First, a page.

Jim Tressel fell upon heavy sanctions because of his star athletes got tattoos and he knew about them. When Tressel “fell from grace” because he knew about improper benefits he was scolded by announcers, critics, and fans then forced into retirement. The level of what Tressel did was on such a small scale compared to Paterno’s scandal the very name Tressel will be forgotten in a matter of weeks.
Joe Paterno needs to either resign his position or retire, but the amount of damage done to his legacy is irreversible. If he went out on his own terms, then he AND the fans of Penn State can always say it was on his own terms. If he continues his tenure as head coach, then he will go down with the people around him. While Paterno may not be facing any legal actions, the community and the media that surrounds him has put everything that his program has stood for in question.
For the sake of keeping his legacy (at least partially) intact then he needs to either resign or retire now. Nobody wants Joe Paterno to go down with the people who are actually being brought up on criminal chargers, so he should step out on his own accord as opposed to getting driven out of Happy Valley. If he retires as quickly as possible, then the heat will be on Curley (Penn State’s A.D.) and Jerry Sandusky, not Paterno himself.
Get out of the lime light while the gettin’s good Joe. Get out now and save what you can of your legacy as most tenured coach in college football history.
THE CASE AGAINST JOE PATERNO’S RESIGNATION
Paterno is being unfairly treated by the media. He found out about the alleged sexual assault and reported it in a timely manner. He fulfilled his good Samaritan obligation and notified his superiors, as is procedure in most organizations. The athletic director, who has authority to fire someone due to wrongdoing as severe as Sandusky’s, should have taken action. What more can a guy do? Paterno has to follow the chain of command in order to take care of Sandusky’s situation. If the allegations are found to be true, Sandusky is obviously going to feel legal repercussions, and Athletic Director Tim Curley will as well.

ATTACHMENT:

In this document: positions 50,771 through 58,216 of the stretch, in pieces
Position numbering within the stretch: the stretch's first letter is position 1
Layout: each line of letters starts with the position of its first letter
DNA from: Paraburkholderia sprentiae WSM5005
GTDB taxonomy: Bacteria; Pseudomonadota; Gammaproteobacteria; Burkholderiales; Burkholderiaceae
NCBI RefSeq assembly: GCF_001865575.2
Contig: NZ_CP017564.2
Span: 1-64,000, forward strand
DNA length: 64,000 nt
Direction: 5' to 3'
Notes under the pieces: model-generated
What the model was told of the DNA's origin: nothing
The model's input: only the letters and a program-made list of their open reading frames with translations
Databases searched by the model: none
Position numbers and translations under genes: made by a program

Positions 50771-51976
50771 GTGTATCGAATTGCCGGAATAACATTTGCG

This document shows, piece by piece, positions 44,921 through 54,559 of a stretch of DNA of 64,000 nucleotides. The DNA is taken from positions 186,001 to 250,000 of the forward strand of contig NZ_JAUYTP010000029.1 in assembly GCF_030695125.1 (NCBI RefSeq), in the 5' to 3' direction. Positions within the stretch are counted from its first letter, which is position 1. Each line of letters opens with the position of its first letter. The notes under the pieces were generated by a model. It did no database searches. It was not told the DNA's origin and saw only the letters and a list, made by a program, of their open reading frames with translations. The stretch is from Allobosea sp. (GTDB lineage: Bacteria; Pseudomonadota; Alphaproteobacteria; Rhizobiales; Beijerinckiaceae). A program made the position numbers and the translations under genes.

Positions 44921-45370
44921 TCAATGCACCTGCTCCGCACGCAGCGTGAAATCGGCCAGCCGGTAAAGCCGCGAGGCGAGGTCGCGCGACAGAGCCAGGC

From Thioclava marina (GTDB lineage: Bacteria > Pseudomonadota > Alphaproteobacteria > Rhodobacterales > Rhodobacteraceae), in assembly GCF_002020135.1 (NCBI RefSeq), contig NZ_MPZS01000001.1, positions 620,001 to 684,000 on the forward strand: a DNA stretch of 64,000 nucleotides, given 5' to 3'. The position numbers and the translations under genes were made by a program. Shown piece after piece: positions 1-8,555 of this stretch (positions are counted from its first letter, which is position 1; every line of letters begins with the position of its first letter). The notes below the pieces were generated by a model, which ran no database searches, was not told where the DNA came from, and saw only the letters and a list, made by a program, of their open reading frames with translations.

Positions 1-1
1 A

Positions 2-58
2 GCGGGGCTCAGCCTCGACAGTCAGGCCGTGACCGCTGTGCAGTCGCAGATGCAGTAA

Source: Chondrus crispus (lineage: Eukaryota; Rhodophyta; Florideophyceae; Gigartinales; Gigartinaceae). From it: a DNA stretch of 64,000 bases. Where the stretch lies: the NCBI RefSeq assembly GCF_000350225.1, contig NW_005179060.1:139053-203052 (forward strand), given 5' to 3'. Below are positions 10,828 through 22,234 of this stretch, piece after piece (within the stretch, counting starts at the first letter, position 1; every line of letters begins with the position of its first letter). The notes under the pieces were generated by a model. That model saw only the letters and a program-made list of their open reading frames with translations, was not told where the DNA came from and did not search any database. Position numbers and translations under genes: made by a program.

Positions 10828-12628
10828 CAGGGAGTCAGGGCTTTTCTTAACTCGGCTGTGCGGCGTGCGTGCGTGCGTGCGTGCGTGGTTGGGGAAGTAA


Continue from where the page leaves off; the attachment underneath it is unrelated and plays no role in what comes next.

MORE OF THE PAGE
Penn State is already looking into replacing Paterno, and that’s a damn shame. He is a Penn State legend and has dedicated his entire 61 year career to their football program. The investigation is only just beginning and Penn State is treating Paterno as if he was the one who the allegations are against. It should be a crime to treat the face of their football program and their most loyal employee the way they’re treating Paterno.
The media is just as guilty for these crimes against Paterno. They need a scapegoat to pay for these horrific acts. They need to see a fall from grace. Sandusky resigned well before these allegations came to surface, and Curley has resigned as well. The media needs to see someone pay for this while more information leaks out, and Paterno is the next rational (if you can really call it that) candidate to become a scapegoat.
Joe Paterno has given too much to Penn State’s athletic department to be cast away in such a disgraceful manner. We can’t expect him to hunt down Sandusky and take out some vigilante justice. Paterno holds a long running record of being morally sound and philanthropic. As those who were formally above and below him are taken down, he finds himself caught in the middle of something he had nothing to do with.
The Royals have many promising prospects in their farm system. Are they ready to compete at a major league level?
The Royals haven’t been relevant in Major League Baseball since the days of George Brett and pine tar. Last year, however, they came out of the gates sprinting, gaining the attention of the media. They ran out of gas at the end, finishing 24 games back in their division at 71-91. But that amazing start paired with the major league debuts of prized prospects Eric Hosmer and Mike Moustakas has many feeling like the Royals are close to being relevant once again.